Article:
If you’ve ever been evaluated by a mental health professional such as a psychologist, psychiatrist, or clinical social worker, any diagnosis you received was based on the clinical criteria from a manual known as the DSM. DSM is short for “Diagnostic and Statistical Manual of Mental Disorders“; it’s essentially the diagnostic “bible” for anyone in the mental health profession.
The DSM has been around since 1952, when the first version was published by the American Psychiatric Association. Over the years, it has been revised multiple times, with the 5th edition – the DSM-5 – scheduled for release May, 2013. Considering it’s been almost 20 years since the last revision – the DSM-IV, which came out in 1994 – this newest edition is long overdue. With advances in research and a variety of other factors that contribute to each change that is made, the DSM has changed a lot over the past 60 years.
What’s in the DSM?
The DSM provides a thorough overview of all mental health disorders, from ADHD to schizophrenia and everything in between. In addition to specific criteria that must be met in order for a diagnosis to be made, each overview provides important information pertinent to the particular disorder.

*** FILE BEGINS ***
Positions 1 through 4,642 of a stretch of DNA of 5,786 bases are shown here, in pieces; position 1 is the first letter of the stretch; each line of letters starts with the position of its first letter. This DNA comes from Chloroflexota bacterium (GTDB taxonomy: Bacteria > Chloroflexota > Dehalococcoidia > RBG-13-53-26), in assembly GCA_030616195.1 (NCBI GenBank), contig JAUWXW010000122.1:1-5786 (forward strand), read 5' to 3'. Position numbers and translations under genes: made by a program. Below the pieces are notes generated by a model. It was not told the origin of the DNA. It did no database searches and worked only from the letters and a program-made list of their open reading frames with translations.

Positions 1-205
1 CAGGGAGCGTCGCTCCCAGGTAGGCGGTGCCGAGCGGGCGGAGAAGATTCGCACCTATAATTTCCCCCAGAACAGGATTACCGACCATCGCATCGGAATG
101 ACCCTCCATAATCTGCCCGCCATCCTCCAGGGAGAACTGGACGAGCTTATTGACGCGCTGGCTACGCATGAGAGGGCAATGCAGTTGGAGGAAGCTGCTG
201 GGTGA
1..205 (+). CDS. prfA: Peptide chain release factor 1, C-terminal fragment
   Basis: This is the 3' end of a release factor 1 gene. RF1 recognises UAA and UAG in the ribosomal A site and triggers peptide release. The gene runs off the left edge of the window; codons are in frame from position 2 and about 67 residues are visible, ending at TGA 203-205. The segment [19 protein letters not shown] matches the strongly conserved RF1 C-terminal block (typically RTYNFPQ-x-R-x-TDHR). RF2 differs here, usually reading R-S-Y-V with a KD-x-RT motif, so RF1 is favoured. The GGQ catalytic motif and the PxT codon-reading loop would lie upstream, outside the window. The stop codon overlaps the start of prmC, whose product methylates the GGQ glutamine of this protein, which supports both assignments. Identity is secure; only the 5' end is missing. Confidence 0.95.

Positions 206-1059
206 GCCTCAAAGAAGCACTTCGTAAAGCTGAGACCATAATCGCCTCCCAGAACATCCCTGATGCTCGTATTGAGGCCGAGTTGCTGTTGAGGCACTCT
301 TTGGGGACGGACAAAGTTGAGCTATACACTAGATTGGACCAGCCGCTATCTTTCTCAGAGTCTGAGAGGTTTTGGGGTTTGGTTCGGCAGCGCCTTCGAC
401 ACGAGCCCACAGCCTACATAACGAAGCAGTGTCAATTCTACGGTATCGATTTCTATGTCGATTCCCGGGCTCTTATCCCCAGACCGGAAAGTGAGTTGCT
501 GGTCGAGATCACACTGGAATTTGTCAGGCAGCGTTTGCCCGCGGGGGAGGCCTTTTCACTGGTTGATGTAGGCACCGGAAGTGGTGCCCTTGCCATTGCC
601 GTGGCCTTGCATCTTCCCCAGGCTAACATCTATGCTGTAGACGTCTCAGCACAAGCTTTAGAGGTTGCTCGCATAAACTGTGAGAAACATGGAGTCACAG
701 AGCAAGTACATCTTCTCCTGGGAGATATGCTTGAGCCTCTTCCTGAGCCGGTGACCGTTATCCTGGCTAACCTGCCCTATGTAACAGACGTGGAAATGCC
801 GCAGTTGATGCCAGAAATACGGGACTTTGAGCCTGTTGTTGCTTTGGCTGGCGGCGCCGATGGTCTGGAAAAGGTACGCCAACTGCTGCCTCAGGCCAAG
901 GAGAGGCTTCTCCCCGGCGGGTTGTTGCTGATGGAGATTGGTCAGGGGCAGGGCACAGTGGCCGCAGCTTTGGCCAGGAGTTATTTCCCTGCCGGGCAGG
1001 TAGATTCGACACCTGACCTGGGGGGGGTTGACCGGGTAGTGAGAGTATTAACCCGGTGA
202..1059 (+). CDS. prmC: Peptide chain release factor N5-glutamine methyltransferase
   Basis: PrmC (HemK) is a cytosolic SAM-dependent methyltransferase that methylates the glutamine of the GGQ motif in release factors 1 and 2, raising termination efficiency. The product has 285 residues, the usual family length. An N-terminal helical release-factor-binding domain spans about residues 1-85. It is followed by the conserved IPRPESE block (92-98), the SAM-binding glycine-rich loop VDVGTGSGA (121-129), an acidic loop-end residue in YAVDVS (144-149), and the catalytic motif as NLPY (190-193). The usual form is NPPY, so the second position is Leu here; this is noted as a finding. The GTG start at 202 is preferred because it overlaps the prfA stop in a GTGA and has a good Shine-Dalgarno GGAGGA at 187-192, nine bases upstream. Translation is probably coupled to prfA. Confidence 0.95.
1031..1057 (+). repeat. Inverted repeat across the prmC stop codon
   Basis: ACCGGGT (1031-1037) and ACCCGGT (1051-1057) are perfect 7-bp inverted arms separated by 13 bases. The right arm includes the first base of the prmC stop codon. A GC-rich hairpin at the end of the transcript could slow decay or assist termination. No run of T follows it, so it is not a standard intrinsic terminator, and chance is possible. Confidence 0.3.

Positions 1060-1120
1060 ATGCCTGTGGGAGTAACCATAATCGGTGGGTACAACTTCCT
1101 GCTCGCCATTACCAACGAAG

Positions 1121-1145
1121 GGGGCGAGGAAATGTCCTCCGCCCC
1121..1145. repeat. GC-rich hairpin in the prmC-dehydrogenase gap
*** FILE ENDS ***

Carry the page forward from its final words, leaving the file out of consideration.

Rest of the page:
The overall discussion of each disorder includes statistical information, a fairly in depth look at each symptom as well as related symptoms and features, and a section on differential diagnosis, which helps clinicians distinguish the pattern of symptoms from other, similar disorders. Each listing also includes information regarding things such as age, gender, cultural issues, and / or family patterns that are specific to that disorder. The typical course that each disorder takes (e.g. when symptoms first start and whether or not they get worse over time) is also discussed.
The DSM doesn’t just cover each diagnostic category. The manual provides guidelines and thorough instructions on how mental health professionals are to use it. It also discusses mental health conditions that need more research and don’t yet meet the requirements for inclusion in the diagnostic section.
The Impact of DSM Changes